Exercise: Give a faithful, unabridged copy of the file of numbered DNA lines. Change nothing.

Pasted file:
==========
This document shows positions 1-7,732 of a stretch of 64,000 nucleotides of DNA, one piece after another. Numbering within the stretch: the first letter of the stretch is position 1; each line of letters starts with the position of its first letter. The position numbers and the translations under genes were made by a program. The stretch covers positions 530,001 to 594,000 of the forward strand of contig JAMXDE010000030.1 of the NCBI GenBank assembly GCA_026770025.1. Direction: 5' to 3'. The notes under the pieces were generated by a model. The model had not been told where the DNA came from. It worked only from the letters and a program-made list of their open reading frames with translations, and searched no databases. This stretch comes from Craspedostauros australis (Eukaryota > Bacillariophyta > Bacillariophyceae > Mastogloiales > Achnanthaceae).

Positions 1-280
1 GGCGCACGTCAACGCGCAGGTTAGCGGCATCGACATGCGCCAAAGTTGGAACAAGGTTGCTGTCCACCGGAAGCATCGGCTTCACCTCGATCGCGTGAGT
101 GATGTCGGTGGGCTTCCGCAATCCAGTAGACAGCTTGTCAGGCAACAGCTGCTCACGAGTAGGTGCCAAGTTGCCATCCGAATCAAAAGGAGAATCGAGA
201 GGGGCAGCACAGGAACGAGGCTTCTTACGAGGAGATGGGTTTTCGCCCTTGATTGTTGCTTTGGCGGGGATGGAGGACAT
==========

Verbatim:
This document shows positions 1-7,732 of a stretch of 64,000 nucleotides of DNA, one piece after another. Numbering within the stretch: the first letter of the stretch is position 1; each line of letters starts with the position of its first letter. The position numbers and the translations under genes were made by a program. The stretch covers positions 530,001 to 594,000 of the forward strand of contig JAMXDE010000030.1 of the NCBI GenBank assembly GCA_026770025.1. Direction: 5' to 3'. The notes under the pieces were generated by a model. The model had not been told where the DNA came from. It worked only from the letters and a program-made list of their open reading frames with translations, and searched no databases. This stretch comes from Craspedostauros australis (Eukaryota > Bacillariophyta > Bacillariophyceae > Mastogloiales > Achnanthaceae).

Positions 1-280
1 GGCGCACGTCAACGCGCAGGTTAGCGGCATCGACATGCGCCAAAGTTGGAACAAGGTTGCTGTCCACCGGAAGCATCGGCTTCACCTCGATCGCGTGAGT
101 GATGTCGGTGGGCTTCCGCAATCCAGTAGACAGCTTGTCAGGCAACAGCTGCTCACGAGTAGGTGCCAAGTTGCCATCCGAATCAAAAGGAGAATCGAGA
201 GGGGCAGCACAGGAACGAGGCTTCTTACGAGGAGATGGGTTTTCGCCCTTGATTGTTGCTTTGGCGGGGATGGAGGACAT